Among today's big news headlines, other than the recession having been miraculously over since June 2009, was Obama's town hall meeting/gripefest/fiasco. Normally we here at ScammedHard! try and refrain from commentary on politics, but when the plight of yet another unemployed law graduate comes up in national news context, it's a great way to make more people aware of the law school scam.
According to the NYT, unemployed recent law graduate Ted Brassfield, "[a] 30-year-old law school graduate told Mr. Obama that he had hoped to pursue a career in public service — like the president — but complained that he could barely pay the interest on his student loans, let alone think of getting married or starting a family.
“I was really inspired by you and your campaign and the message you brought, and that inspiration is dying away,” he said, adding, “And I really want to know, is the American dream dead for me?”
Mr. Brassfield's employment problems and question to the President are, in a way, a lot like the problems thousands of unemployed law grads are facing. While not every older person has a stellar resume like Obama's, so many of today's unemployed grads are hearing canned responses to their woes that sound a lot like the President's. Mr. Obama told Mr. Brassfield, "Absolutely not. What we can't do, though is go back to the same old things that we were doing because we've been putting off these problems for decades...We are still the country that billions of people in the world look to and aspire to."
That doesn't sound too far from, "Gee, I know you've got it tough, young law grad, but look at all of the great opportunities you have. You have a LAW DERGEE, for Chrissakes! People would KILL to have the educational achievement you have. Do you know how much lawyers can make..."
It's all fluff! People in the world look to and aspire to us? Maybe, but that's just because they see a highly-stylized version of American life on TV! The most common line that I get from people when traveling abroad isn't about how great our economic system is, or how wonderful our rights and liberties are, it's "are American neighborhoods really like the cute ones with lawns that they have on the tele?"
The President and all of the apologists, from clueless parents, to law school administrators, and everyone else who is trying to downplay the systemic misery of this depression, just don't "get it." Yeah, they lived through the 70s oil crisis. Big deal. No one under age 80 knows what it's like to come of age and try and find a real, sustainable job in such a shitty economy. They can throw out as many platitudes and evidence of "economic warming signs" that they want, but at the end of the day, they have no idea what it feels like to be faced with the insurmountable hurdles that our generation is looking at. Even those unfortunate Boomers who have been laid off in this recession had decades of solid work experience behind them that shaped their worldview. They are floundering now because they can't cope with real poverty and feelings of uselessness, which is sad. At least they had a chance. Try spending your entire life being told that you could achieve something, that your education was the key to your success in life, and that a decent and fulfilling job was just around the corner, and then being denied that chance. Personally, I'd rather be old and laid off, than young and unable to ever get a start. At least those unemployed Boomers have their memories, rather than a lifetime of depressed earnings, delayed or never-begun family lives, crushing debt, and all of the other attendant horrors that are facing 20-somethings.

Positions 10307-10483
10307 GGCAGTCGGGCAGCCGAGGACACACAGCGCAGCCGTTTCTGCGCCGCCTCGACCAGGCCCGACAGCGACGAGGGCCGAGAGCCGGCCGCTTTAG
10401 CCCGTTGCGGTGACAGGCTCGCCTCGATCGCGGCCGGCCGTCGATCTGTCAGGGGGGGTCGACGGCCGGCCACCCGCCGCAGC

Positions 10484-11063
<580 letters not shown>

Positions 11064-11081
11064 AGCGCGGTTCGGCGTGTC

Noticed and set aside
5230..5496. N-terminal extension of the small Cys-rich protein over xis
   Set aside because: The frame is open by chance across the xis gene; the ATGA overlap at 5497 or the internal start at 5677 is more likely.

What we're seeing here, from the President on down, is a horrible generational disconnect. Obama has a good job, a decent paycheck, and relatively high job stability (at least until 2012...hoy-oh!). He's a "law school establishment" guy if there ever was one, with a host of legal industry feathers in his cap, from law review to summer associateship, to law professor. There's even that vaunted public-interest work in there. The President's life experience is, by any standard, atypical, and his resume is more sterling than practically anyone else's. However, I was still struck by the hammy, lacking-in-conviction response, that he gave to poor Mr. Brassfield. It still sounds like a clueless parent, or a dopey career counselor, all of whom are employed and unable to relate to the young unemployables, to say that "everything will be just fine, and we're just as awesome as we always were."
I could go on about the miseries that are crippling so many of our young lives and shutting us out of the ever-shrinking middle class that Obama is spending so much time talking up, but it would cover no new ground. I must, however, applaud Mr. Ted Brassfield for taking it to the President, and asking him a question worthy of any scamblogger. This man is the face of the hellish plight of the overeducated, indebted, under-employed Lost Generation. His American Dream is unlikely to ever pan out in the bountiful way that those of previous generations did. Perhaps it's time for a little further national delusion. Let's redefine the American Dream from whatever it was--2.3 kids, picket fence and a mortgage--or perhaps an Arthur Miller-esque ability to stroll out of the jungle and get rich? In the era of defining down, the new American Dream looks a lot more like $120,000 in student loan debt, underemployment at part-time, $7/hour work, no marriage, kids, or net contribution to society, and a whole heaping load of failure and despair. It's probably not what President Obama was thinking of when he claimed that the American Dream is still alive and well, but at least if we take an honest look at what this "dream" entails for today's young people, we can go on using the term rather than toss it in the dustbin of history, along with our economic robustness and high-flying sense of national achievement.